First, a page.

Stoke & Staffordshire

Memorial to Quakers' wartime service at national arboretum

The memorial
Image caption The memorial features six texts carved on to four stone benches, arranged in an open circle to represent unity and equality

A memorial recognising the wartime work done by Quakers has been unveiled at the National Memorial Arboretum in Staffordshire.

Quaker beliefs, among them pacifism, meant that many were unable to serve in the armed forces during wartime.

Many volunteered to serve in warzones in the Friends Ambulance Unit (FAU).

Leslie Steed, 94, from Birmingham, who served with the FAU during World War II, said: "I would rather have been killed than kill somebody."

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Media captionLeslie Steed, 94, who served with the Friends Ambulance Service in World War II, said he "would rather have been killed than kill somebody"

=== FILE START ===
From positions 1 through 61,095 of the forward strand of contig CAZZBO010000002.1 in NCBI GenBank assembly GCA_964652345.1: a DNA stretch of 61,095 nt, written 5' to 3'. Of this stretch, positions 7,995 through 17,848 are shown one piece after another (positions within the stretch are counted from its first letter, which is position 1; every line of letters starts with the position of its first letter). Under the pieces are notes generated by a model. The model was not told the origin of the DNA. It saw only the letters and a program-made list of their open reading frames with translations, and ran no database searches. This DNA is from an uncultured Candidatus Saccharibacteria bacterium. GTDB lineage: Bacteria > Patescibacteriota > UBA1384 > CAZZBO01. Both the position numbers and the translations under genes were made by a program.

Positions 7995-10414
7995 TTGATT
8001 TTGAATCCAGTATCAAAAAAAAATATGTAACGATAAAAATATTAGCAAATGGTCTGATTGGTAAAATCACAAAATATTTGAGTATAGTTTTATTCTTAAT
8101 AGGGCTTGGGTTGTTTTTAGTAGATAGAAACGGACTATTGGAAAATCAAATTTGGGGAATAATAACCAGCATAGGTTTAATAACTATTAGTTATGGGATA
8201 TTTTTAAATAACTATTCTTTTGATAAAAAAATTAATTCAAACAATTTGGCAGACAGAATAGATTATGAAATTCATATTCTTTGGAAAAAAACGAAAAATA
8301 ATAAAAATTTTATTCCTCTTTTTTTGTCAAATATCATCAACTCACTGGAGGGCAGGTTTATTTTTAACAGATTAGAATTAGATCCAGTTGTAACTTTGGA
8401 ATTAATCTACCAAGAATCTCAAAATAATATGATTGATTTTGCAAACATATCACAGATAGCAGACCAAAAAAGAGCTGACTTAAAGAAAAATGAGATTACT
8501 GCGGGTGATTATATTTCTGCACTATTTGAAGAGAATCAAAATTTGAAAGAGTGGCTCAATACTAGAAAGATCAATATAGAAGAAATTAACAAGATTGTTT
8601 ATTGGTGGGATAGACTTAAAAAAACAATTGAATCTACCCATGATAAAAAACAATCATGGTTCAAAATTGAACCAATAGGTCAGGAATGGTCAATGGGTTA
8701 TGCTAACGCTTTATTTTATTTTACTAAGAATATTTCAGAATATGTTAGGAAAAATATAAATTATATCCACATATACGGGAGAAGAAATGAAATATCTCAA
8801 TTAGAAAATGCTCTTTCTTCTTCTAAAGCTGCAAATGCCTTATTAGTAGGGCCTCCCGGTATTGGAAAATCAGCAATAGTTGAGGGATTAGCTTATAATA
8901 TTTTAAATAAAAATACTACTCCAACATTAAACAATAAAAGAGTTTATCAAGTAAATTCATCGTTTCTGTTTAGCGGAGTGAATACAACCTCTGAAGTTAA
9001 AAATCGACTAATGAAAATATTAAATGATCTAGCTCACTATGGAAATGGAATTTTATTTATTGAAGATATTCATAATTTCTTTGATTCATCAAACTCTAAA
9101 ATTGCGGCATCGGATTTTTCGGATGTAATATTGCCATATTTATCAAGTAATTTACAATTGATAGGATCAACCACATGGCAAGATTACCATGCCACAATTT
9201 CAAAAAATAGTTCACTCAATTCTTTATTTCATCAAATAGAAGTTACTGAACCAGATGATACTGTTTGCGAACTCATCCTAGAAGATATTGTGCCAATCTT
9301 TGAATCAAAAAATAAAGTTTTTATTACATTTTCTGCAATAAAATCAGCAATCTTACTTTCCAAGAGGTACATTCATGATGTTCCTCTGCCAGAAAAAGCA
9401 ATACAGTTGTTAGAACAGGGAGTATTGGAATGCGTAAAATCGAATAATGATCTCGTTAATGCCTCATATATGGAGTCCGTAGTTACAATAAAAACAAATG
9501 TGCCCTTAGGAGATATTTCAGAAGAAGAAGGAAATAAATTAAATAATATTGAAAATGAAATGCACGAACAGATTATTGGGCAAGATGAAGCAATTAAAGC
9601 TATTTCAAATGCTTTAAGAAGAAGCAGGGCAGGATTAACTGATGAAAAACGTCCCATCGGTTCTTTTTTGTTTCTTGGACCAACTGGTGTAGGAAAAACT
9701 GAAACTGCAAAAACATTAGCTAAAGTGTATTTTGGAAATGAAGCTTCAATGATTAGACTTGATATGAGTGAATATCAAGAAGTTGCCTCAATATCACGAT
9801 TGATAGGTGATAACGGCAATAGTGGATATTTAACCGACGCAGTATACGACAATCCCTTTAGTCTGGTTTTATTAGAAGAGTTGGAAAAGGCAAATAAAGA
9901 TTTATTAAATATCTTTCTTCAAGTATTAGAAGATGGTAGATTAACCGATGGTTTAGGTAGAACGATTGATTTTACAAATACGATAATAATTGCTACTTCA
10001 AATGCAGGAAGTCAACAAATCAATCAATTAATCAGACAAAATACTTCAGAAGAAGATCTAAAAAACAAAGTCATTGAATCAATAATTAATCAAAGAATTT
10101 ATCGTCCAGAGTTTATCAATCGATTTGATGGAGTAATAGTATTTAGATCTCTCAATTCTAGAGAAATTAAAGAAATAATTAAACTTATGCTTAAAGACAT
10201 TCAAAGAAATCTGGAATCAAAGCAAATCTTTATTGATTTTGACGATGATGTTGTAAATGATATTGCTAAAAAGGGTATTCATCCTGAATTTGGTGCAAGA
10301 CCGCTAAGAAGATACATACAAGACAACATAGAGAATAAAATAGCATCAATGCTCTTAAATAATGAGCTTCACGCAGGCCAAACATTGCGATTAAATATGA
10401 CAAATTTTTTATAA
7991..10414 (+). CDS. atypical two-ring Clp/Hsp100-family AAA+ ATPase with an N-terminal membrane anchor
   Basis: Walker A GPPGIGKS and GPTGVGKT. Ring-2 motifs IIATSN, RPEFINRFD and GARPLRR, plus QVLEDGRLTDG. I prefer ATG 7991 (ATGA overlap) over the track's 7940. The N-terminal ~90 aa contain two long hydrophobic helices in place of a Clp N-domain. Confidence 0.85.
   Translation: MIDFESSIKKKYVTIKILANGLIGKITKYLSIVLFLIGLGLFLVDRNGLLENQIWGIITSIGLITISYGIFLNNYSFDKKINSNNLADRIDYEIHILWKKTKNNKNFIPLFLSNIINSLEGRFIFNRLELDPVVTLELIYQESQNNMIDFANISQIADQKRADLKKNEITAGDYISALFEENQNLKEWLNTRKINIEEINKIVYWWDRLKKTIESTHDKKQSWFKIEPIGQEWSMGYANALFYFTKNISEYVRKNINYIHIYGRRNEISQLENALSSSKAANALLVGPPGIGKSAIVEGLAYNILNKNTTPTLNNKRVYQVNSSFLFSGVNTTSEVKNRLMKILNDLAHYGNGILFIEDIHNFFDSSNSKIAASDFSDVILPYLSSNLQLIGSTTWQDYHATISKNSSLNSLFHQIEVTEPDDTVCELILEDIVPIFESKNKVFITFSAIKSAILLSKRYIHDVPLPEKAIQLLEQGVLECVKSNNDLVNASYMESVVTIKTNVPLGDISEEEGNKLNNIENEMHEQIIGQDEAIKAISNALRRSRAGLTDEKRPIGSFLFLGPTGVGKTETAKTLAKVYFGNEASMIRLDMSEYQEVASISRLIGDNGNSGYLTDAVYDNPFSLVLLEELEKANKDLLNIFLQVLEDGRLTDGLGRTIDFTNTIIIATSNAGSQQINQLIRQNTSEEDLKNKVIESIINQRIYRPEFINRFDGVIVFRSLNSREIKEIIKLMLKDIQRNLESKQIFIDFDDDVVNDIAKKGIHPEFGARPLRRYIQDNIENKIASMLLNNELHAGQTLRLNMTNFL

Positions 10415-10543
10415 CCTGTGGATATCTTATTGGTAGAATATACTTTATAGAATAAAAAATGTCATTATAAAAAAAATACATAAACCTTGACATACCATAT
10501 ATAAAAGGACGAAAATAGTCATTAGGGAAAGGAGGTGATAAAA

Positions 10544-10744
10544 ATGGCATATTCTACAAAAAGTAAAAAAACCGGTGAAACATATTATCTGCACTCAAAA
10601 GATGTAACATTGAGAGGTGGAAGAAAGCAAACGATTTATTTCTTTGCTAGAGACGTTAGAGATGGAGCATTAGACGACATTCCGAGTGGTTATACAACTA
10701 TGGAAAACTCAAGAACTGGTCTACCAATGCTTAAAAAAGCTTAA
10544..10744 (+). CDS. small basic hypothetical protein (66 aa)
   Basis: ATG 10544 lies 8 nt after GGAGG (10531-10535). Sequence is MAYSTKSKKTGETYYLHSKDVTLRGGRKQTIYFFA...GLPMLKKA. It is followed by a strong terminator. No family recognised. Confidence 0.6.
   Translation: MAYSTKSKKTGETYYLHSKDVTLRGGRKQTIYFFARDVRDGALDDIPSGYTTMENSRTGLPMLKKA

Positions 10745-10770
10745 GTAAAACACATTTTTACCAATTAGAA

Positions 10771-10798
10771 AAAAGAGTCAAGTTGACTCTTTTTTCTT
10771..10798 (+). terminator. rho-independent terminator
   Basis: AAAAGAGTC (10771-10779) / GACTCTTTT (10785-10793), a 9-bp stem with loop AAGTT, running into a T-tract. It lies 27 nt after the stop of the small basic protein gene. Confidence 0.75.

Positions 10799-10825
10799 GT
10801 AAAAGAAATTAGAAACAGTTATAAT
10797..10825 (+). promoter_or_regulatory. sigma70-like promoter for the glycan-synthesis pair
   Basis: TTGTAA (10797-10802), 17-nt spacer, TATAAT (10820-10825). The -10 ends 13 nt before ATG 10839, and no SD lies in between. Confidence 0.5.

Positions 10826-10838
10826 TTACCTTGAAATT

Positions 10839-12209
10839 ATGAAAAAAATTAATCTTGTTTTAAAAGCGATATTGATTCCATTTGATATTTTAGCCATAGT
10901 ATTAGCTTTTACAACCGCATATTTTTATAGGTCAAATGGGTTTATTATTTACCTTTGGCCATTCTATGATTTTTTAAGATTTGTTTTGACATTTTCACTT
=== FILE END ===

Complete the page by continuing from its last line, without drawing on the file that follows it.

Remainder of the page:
Other Quakers served with the Friends Relief Service (FRS), the official relief body of the Religious Society of Friends, which worked at home and in mainland Europe to help civilians in distress.

The memorial features six texts carved on to four stone benches, arranged in an open circle to represent unity and equality.

The seats are arranged in an open circle, as they are at many Quaker meetings.

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